Hildegard of Bingen, breaking the bounds
Guest post by Juliet Marillier
Your name is Hildegard. You’re in Germany, it’s the year 1106, and your parents – aristocratic, well-off, devout – have decided that you’ll be a nun. You say goodbye to your nine older siblings and are passed into the care of an anchoress, Jutta, who lives enclosed in a cell within a Benedictine monastery at Disibodenberg. Anchorite cells are often built within the walls of churches, and their inhabitants never leave them. One small window allows supplies to be passed in, and another lets you hear the Holy Office. You are eight years old.
Jutta teaches you to read, write and pray. You also learn music and various practical skills. Ten years pass, and at eighteen you become a nun. Twenty more years pass. There’s now a small community of women at the monastery – fortunately Jutta’s cell is a spacious one, with several rooms.
Then Jutta dies. She’s been your teacher, companion and substitute mother for almost your whole life, so this is a turning point for you. You’ve been thirty years shut away from the outside world. What kind of woman have you become? Obedient, scholarly, shy? Devout, conservative, a follower? Maybe you’re difficult, eccentric, even unhinged.
Jutta’s death marks the beginning of the second half of your life, and a pretty extraordinary life it proves to be. You are chosen by unanimous vote as the new leader of the female community at Disibodenberg. You take control capably. And you have another new focus. Since early childhood, before you entered the monastery, you have experienced intense and powerful spiritual visions. You start to record these in writing, with the help of a young monk who acts as secretary. Illuminated pictures to accompany the text are created under your instruction. In time you will write nine books, ranging over theology, physiology, botany, biology, religious commentary and more. Your writings are given papal approval.
As well as your books, you write many letters. You urge senior clerics to do more about corruption in the church; you even tell the pope to work harder on church reform.
More women join your community and the quarters get impossibly cramped. You make a decision to move your sisters to a new establishment near Bingen, standing firm against the objections of the Abbot and monks at Disibodenberg. Once you move, your convent is not attached to a monastery, but stands alone. You become Abbess. When numbers continue to increase, you establish a second convent.
You compose a body of remarkable religious music, using a free-wheeling, often ecstatic style that is radical for your time.
You continue to experience powerful visions. Your descriptions of these, in both words and images, are vivid and sometimes stretch the boundaries of orthodox theology. In your later years you undertake various preaching tours, during which you speak out publicly against corruption in the church.
When you are 80, you anger your archbishop by allowing an excommunicated man to be buried in your cemetery. You are told to disinter the body and you refuse. Since the dead man confessed and took communion before he died, you reason, the archbishop is in error. You head out to the cemetery and remove every trace of the burial, so nobody else can find the body and dig it up. This is the act of a woman with a strong sense of social justice, a sound knowledge of religious law and a fearless preparedness to take on the authorities. The archbishop slaps an interdict on your convent, meaning the divine office cannot be sung there. You write to him, letting him know that the interdict has silenced the most wonderful music on the Rhine, and that those who silence music will, after death, go to a place where they cannot hear the angelic chorus. Subtle, no. Effective, yes. The interdict is lifted.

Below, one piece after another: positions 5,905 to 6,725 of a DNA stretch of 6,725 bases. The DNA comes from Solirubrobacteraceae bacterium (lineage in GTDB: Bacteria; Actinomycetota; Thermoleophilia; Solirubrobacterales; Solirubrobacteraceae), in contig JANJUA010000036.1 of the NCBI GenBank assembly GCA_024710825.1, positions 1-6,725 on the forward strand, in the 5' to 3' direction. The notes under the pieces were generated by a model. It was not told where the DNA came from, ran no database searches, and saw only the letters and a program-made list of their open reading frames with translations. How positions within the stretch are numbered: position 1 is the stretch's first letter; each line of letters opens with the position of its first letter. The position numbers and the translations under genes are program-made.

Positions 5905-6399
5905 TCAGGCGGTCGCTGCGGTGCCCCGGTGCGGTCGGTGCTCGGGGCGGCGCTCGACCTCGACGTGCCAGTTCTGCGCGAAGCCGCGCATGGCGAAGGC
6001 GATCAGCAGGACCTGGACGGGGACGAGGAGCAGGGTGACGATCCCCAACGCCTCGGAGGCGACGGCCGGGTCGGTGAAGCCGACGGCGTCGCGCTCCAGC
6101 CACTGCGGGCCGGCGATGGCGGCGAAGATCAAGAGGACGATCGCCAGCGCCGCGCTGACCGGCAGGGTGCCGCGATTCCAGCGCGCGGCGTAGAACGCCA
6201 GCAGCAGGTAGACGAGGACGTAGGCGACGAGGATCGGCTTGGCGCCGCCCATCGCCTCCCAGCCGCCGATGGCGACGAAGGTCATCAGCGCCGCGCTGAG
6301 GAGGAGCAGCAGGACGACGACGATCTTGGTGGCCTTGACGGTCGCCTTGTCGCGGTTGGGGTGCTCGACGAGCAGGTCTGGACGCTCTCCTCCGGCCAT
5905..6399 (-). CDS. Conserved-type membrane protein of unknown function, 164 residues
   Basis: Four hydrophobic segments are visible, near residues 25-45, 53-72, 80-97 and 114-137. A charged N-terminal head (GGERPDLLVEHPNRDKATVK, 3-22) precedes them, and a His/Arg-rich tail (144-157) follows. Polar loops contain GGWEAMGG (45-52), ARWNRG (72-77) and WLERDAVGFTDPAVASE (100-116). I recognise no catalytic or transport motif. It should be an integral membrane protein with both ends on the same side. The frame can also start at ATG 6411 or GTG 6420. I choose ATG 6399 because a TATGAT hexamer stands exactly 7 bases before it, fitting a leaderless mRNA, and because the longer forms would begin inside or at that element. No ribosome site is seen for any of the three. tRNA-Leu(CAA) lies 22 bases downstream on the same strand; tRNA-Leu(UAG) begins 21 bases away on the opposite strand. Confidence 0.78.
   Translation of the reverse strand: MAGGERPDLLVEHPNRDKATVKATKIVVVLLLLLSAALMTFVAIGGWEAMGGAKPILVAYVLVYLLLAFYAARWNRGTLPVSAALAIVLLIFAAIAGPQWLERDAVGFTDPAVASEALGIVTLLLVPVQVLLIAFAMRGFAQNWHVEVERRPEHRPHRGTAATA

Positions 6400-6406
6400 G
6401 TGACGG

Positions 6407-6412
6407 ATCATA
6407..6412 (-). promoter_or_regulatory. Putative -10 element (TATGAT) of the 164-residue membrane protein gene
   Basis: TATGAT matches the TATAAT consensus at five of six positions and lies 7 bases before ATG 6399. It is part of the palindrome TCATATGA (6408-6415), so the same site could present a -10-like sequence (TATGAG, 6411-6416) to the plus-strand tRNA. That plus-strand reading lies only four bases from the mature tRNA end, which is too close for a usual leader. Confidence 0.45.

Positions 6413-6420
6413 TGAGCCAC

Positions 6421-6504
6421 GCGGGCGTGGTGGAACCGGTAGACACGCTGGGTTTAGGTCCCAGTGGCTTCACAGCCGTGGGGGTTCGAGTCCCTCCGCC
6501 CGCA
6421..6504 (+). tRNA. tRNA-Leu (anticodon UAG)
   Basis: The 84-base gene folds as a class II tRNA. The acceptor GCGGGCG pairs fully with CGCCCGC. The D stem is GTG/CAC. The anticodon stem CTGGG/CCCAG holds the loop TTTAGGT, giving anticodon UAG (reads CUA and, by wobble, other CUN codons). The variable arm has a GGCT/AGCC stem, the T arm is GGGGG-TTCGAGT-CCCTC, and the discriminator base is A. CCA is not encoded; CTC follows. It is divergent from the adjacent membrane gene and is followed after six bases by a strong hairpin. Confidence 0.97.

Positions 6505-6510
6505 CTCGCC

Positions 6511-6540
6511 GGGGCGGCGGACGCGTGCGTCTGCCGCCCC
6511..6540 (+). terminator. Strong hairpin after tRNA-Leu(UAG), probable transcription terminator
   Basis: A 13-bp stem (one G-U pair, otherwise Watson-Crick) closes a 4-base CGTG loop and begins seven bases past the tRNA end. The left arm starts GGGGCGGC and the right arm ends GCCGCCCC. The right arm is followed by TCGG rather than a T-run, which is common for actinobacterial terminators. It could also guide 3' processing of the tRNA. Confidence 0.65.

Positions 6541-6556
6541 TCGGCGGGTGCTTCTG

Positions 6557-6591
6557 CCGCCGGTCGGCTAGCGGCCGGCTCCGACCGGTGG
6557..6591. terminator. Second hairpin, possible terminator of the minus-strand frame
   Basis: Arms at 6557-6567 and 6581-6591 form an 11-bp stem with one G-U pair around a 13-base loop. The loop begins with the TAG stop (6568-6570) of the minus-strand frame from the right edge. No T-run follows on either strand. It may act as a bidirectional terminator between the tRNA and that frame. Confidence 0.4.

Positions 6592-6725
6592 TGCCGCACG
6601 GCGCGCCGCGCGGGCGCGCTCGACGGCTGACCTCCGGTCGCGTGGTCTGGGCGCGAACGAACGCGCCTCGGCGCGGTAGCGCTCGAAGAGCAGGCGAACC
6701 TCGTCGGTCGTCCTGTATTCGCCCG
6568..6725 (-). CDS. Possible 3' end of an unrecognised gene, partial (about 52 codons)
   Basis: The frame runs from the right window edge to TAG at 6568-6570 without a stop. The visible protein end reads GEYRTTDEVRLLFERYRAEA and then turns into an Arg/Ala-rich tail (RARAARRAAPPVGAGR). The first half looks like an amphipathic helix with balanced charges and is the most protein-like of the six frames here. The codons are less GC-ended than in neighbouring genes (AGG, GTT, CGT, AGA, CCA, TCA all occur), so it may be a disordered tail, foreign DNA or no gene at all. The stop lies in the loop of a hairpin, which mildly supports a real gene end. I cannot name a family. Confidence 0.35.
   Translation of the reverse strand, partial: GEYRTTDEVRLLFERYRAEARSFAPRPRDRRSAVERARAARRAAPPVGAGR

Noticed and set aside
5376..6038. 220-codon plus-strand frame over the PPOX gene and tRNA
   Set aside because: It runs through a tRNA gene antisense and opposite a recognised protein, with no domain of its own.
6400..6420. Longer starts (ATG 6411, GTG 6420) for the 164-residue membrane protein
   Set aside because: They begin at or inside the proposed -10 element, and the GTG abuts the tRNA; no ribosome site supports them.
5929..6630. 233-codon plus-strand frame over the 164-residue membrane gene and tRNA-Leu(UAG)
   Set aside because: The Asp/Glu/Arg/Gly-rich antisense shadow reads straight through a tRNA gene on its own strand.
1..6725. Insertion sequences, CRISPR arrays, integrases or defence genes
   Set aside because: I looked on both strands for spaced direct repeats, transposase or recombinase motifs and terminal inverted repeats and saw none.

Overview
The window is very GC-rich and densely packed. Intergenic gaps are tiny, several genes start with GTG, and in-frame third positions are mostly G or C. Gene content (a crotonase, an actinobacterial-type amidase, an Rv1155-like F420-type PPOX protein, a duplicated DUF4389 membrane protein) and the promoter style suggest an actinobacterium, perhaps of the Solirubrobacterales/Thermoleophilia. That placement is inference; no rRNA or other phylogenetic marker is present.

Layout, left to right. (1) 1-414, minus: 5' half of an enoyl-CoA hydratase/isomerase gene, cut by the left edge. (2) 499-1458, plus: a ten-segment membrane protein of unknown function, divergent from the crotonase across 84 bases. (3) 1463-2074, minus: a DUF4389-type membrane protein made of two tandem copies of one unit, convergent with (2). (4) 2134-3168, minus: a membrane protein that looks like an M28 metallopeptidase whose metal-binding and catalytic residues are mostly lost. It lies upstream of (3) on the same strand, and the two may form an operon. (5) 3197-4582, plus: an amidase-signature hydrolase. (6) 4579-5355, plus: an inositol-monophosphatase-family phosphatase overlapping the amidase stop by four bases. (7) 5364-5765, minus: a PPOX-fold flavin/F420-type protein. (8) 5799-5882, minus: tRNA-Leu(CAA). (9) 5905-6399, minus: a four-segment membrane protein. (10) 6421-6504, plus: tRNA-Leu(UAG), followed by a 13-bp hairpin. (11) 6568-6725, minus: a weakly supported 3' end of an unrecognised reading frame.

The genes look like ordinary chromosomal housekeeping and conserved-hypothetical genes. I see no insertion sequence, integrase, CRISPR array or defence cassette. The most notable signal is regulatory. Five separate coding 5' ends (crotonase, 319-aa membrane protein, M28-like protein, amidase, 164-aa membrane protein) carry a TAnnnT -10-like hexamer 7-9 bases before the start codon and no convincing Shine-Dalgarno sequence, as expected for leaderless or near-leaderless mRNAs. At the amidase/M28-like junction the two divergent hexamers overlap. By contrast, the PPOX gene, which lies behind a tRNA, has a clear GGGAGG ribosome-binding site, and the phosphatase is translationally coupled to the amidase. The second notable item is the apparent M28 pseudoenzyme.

You die the following year. In the centuries that follow you are often called a saint, but it is not until 2012 that you are officially canonised.
Hildegard of Bingen, your life and works were indeed remarkable. At the turning point, when your mentor died, you could have become just one nun among many. Instead you stepped forward, all fierce intelligence, and used the rest of your life to magnificent creative purpose. You were a leader. Your influence is still felt all these years later. Your work has been studied and respected by figures as different as the ultra-conservative Pope Benedict XVI and the controversial Episcopalian writer and teacher Matthew Fox. Your music is appreciated by musicologists and New Age meditators alike.
Despite your extensive body of writing, you remain curiously elusive. Even in your letters, you always presented yourself as an unworthy, inadequately educated mouthpiece for the divine wisdom of the visions (which effectively placed you above criticism by the church authorities.) We get a sense of Hildegard the scholar, Hildegard the devout Christian, Hildegard the practical leader, Hildegard the passionate advocate for justice. But Hildegard the woman remains a mystery.
I imagine you were sometimes difficult. Saints do tend to be stirrers. You were most likely a little eccentric, as highly intelligent people often are. You were also creative, imaginative, brave, clever and wise. You must have been a formidable presence. I bet you made the bishops shake in their clerical shoes. You surely made people sit up and listen.
Odd, isn’t it, how that decision your parents made when you were eight years old, a decision that on the surface seems heartless, gave you the best opportunity your time and culture could allow for using your remarkable abilities. The religious life allowed you to exercise your intellect and your formidable energy to the full. Perhaps your parents saw the spark of greatness in you from the first.